Press release | 5.12.2014
Munich, 5 December 2014 -- The European Patent Office (EPO) has signed a Patent Prosecution Highway (PPH) pilot programme with the Israel Patent Office to enable accelerated treatment of patent applications starting in January 2015. The heads of the two offices signed the agreement yesterday in Brussels.
The pilot programme will leverage fast-track patent examination procedures in order to enable innovators from Europe and Israel to obtain patents more quickly and efficiently. The EPO recently signed similar agreements with the patent offices of Canada, Mexico and Singapore. All four pilot programmes will begin on 6 January 2015.
"I am very pleased to sign this agreement with the patent office of Israel, another major market for technological innovation," said EPO President Benoît Battistelli. "Thanks to this and similar pilot programmes we are launching with Canada, Mexico, Singapore, and the existing one among the five largest IP offices in the world, European companies can benefit from simplified access to patent protection in these dynamic regions. At the same time, the agreements open up an efficient route to high-quality patent protection in Europe for innovators from these countries," he added.
"The PPH programme co-operation between our offices is expected to further strengthen the economic and technological relations between Israel and Europe," said Asa Kling, the Director of the Israel Patent Office. "The programme provides a unique opportunity for Israeli innovators to promote and ensure their IP rights in the European market, and bring their products to market quicker, which benefits both Israel's and European's economies," he said. "It also reflects the growing interest of European technology companies in the Israeli market, and provides a shorter and more efficient procedure of obtaining a patent in Israel," he added.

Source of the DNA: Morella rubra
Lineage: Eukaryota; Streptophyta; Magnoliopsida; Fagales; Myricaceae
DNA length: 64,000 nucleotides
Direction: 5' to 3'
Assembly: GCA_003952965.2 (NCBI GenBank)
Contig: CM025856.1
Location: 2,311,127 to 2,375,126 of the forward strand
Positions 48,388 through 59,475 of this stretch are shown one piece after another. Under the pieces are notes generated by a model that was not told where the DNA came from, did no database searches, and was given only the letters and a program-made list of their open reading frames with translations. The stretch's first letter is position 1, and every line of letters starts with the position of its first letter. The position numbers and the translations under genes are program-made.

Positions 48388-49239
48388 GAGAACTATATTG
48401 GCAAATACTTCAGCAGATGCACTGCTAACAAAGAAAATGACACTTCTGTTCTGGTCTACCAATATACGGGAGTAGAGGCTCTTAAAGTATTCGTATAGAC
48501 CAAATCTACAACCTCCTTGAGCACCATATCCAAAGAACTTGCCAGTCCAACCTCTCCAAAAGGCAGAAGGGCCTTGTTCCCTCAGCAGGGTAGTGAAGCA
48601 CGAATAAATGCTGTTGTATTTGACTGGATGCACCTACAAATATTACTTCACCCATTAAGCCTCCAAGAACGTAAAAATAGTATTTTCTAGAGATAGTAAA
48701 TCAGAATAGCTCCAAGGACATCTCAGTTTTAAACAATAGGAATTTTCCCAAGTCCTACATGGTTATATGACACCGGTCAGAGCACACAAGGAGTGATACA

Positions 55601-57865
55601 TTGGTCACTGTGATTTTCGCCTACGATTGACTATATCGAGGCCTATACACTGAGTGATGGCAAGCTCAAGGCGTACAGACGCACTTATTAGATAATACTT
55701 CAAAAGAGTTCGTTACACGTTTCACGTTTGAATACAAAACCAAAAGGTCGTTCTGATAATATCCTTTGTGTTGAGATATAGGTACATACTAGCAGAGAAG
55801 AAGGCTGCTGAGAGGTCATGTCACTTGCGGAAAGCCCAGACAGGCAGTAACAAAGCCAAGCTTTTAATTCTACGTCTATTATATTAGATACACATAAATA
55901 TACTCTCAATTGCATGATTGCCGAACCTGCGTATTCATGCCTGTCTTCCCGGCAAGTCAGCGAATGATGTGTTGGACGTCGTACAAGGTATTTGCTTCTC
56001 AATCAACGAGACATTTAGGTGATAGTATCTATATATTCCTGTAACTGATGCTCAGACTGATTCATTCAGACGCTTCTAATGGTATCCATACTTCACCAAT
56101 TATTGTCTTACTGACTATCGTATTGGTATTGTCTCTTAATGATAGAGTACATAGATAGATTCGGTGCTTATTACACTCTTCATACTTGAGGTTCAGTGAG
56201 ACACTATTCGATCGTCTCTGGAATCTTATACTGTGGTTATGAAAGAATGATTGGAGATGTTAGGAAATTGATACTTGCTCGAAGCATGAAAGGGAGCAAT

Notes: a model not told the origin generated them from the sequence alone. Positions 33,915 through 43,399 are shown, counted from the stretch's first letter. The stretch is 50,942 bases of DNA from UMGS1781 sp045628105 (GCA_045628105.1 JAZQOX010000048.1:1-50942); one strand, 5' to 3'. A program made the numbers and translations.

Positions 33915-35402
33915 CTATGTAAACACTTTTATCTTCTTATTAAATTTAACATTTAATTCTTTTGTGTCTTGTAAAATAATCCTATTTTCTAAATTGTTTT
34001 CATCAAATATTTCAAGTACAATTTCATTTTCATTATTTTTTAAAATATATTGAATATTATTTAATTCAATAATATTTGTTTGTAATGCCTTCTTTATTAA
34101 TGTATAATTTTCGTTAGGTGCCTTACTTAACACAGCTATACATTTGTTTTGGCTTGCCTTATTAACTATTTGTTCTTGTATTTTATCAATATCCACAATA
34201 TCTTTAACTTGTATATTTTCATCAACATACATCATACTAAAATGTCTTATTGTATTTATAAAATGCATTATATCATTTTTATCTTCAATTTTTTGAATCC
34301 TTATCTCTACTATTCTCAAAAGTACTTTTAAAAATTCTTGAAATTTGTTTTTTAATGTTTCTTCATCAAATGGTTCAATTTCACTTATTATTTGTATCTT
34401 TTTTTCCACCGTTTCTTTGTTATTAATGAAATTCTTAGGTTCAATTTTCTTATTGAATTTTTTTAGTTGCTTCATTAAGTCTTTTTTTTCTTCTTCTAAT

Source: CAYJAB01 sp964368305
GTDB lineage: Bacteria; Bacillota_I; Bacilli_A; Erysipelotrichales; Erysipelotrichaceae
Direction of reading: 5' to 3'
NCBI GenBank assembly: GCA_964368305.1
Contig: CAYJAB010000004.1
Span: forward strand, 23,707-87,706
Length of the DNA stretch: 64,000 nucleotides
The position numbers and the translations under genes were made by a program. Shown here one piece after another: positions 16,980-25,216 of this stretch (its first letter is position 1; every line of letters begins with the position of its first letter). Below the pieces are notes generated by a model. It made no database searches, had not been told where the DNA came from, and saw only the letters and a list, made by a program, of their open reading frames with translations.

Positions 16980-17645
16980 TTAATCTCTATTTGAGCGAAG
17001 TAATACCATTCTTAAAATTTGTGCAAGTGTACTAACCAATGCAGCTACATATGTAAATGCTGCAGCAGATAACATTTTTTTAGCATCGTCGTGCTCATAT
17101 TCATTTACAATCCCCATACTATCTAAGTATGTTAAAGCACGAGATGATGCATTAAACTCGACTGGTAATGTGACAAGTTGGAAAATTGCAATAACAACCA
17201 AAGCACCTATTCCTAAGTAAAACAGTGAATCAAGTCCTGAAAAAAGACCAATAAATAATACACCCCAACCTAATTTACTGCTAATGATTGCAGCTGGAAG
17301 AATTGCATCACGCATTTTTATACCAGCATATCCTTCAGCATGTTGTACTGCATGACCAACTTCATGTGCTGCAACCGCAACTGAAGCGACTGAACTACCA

Under the programme, patent applicants whose claims have been found to be patentable by either the EPO or one of the other offices may ask for accelerated processing of their corresponding applications that are pending before the other office. The offices also agreed to refer to and share already existing work results as much as possible in such cases. This is expected to speed up the process and reduce costs for applicants.
The new pilots with Israel, Canada, Mexico and Singapore follow on the heels of a comprehensive PPH pilot programme launched in January 2014 by the world's five largest IP offices, or "IP5" (the EPO plus the patent offices of China, Japan, Korea and the US), which utilises both international (PCT) and national work products.
Israel is an important country for technology and innovation. The EPO received 1 783 patent filings from inventors and companies from Israel in 2013, an increase of 7% over the previous year. The country's strength in technology is also reflected in the figure for European patent applications per million inhabitants: With 136 applications per million inhabitants in 2013, Israel was 11th on the list.
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